I Axios Latino is published every Tuesday and Thursday. If you are interested in subscribing and receiving it in your email (in English), can do it click here, You will always find it in Spanish on Noticias Telemundo.
Topic 1: Limit Delay Cost Billions
The United States suffered a loss of about 9,000 million Dollars due to delays caused by a rule implemented by Republican Greg Abbott, the governor of Texas, doubled the number of inspections of commercial trucks arriving from Mexico, according to a recent analysis.
news impulse: The measure, which Abbott quashed, sparked a fierce backlash and blocked border traffic for several days.
in numbersBetween April 6 and 15, when the rule was in force, the US lost an estimated $8.97 billion in delays, according to Perryman Group analysis.
- These estimates are based on a 2019 study that looked at the effects of another border crisis but has been updated to reflect the new situation, CEO Ray Perryman told Axios in an email.
- The Dallas Morning News was the first to report that Texas lost $477 million a day during the crisis.
update quickly: Abbott orders state police to conduct additional truck inspections in response to the Biden administration’s announcement that it will remove Title 42, a public health policy that hides behind the pandemic, in May for quickly evacuating migrants at the border .
- Abbott said drug traffickers use commercial vehicles to bring drugs and migrants to the United States.
- The backlash against it escalated last week as inspections were delayed and truck drivers protested.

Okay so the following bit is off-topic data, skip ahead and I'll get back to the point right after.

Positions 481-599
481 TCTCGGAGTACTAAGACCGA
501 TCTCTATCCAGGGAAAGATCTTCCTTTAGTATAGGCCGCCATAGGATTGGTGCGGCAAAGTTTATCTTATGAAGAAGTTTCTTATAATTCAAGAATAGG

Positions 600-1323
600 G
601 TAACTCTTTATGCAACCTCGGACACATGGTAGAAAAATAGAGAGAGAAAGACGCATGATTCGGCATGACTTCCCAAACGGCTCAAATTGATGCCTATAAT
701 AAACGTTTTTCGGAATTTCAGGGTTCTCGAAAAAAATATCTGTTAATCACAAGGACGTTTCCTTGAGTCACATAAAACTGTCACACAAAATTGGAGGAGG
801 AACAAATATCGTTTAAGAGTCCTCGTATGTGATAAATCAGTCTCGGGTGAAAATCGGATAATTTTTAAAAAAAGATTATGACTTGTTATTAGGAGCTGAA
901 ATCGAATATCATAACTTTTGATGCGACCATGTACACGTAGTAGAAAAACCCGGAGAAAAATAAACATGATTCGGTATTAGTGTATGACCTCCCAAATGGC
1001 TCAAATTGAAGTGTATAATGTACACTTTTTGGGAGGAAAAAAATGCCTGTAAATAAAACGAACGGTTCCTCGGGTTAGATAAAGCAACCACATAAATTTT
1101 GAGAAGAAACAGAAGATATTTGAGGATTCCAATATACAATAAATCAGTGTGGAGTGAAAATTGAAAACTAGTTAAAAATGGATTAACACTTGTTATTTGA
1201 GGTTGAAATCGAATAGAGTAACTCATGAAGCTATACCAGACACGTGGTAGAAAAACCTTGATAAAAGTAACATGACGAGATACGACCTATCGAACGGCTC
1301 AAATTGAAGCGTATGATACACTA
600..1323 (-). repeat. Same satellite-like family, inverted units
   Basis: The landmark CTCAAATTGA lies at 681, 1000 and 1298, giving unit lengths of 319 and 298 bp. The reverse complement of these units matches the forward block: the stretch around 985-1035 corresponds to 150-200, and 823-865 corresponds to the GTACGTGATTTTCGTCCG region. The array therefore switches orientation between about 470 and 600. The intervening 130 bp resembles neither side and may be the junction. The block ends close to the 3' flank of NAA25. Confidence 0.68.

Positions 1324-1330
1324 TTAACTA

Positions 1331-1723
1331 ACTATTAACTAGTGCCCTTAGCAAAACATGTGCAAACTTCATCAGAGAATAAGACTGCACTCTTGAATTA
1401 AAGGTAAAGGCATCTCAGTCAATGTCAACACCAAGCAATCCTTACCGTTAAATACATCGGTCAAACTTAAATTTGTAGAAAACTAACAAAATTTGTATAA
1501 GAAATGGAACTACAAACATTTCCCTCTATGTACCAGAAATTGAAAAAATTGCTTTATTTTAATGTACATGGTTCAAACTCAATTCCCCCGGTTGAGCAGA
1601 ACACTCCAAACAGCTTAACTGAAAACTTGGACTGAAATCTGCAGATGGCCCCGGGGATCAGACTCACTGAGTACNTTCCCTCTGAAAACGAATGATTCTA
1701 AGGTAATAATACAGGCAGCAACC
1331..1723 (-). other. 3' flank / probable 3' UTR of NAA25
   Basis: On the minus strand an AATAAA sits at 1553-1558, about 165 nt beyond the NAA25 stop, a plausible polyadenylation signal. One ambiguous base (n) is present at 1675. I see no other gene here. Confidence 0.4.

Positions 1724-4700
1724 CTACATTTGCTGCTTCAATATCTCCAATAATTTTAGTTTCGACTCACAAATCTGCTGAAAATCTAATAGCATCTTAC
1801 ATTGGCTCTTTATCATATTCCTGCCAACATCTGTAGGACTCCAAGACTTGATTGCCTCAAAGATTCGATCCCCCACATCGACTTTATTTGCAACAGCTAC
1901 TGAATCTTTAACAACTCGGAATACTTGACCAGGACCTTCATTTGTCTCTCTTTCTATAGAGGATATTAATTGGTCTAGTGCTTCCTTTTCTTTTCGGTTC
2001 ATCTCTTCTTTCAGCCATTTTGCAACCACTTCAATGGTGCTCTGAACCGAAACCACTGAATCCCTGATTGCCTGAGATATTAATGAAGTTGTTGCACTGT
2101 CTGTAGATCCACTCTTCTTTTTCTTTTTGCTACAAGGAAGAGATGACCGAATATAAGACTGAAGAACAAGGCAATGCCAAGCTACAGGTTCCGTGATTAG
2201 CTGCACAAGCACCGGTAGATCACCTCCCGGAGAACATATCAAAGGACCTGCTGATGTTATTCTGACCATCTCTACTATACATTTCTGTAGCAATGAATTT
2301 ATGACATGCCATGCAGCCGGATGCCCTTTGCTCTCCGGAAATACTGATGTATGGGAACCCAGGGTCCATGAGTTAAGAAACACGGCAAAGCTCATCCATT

- Abbott reversed the order on Friday.
On the other end: Abbott’s press secretary, René Aize, defended the inspections, saying that the average five-hour delay caused by them “is equivalent to the president’s 15-month delay in securing our border.”
- And he also said that Abbott negotiated agreements with the governors of all the states bordering Texas. The agreements require Mexican officials to step up their security efforts.
2. Republican Party Leads in Most Hispanic States
New Mexico Republicans are attracting a record number of Hispanic candidates for State House seats, another sign that the GOP is aggressively wooing Latino voters this year.
What difference does it makeNew Mexico has the highest percentage of Hispanics. It is dominated by the Democrats, who control the office of the governor, the legislature, two of the Senate seats and three of the House seats.
news impulse: An Axios analysis of New Mexico candidates showed that 18 Hispanic Republicans are running for seats in the state’s 70-member lower house, where Democrats hold a 45-24-1 majority.
- There were 16 candidates in the 2020 election, which was a record at that time.
- Hispanic Republican candidates are running against Democrats in rural and urban seats, where results are difficult to predict after redistribution.
in generalThe rise of Latino Republican candidates in New Mexico reflects recruitment efforts across the country.
- The Republican National Congressional Committee told Axios that there are 103 Hispanic candidates running for House seats this year, a record for the party.
Conservative Hispanic voters engage with us a lot.”
steve pierce Republican Leaders in New Mexico
in his own words“Hispanic voters are realizing that Democrats are moving more to the left nationally and statewide, and conservative Hispanic voters are much more engaged with us,” New Mexico Republican Party leader Steve Pearce told Axios.
yes but: New Mexico Democratic Party spokeswoman Delaney Corcoran said there is no bounce among the 18 Republican candidates and that people of color are under-represented in the New Mexico Republican Party.
3. Health > Work
Latinos in the Americas and the Rest of the Continent They are more likely than other communities to rethink their workplace after the pandemic.
in numbersTwo-thirds of Latinos surveyed in the Microsoft Workforce Trends Index say they are now more aware that they should prioritize health at work when it comes to going to the office, and 60% say that They are thinking of changing jobs because of this. Situation.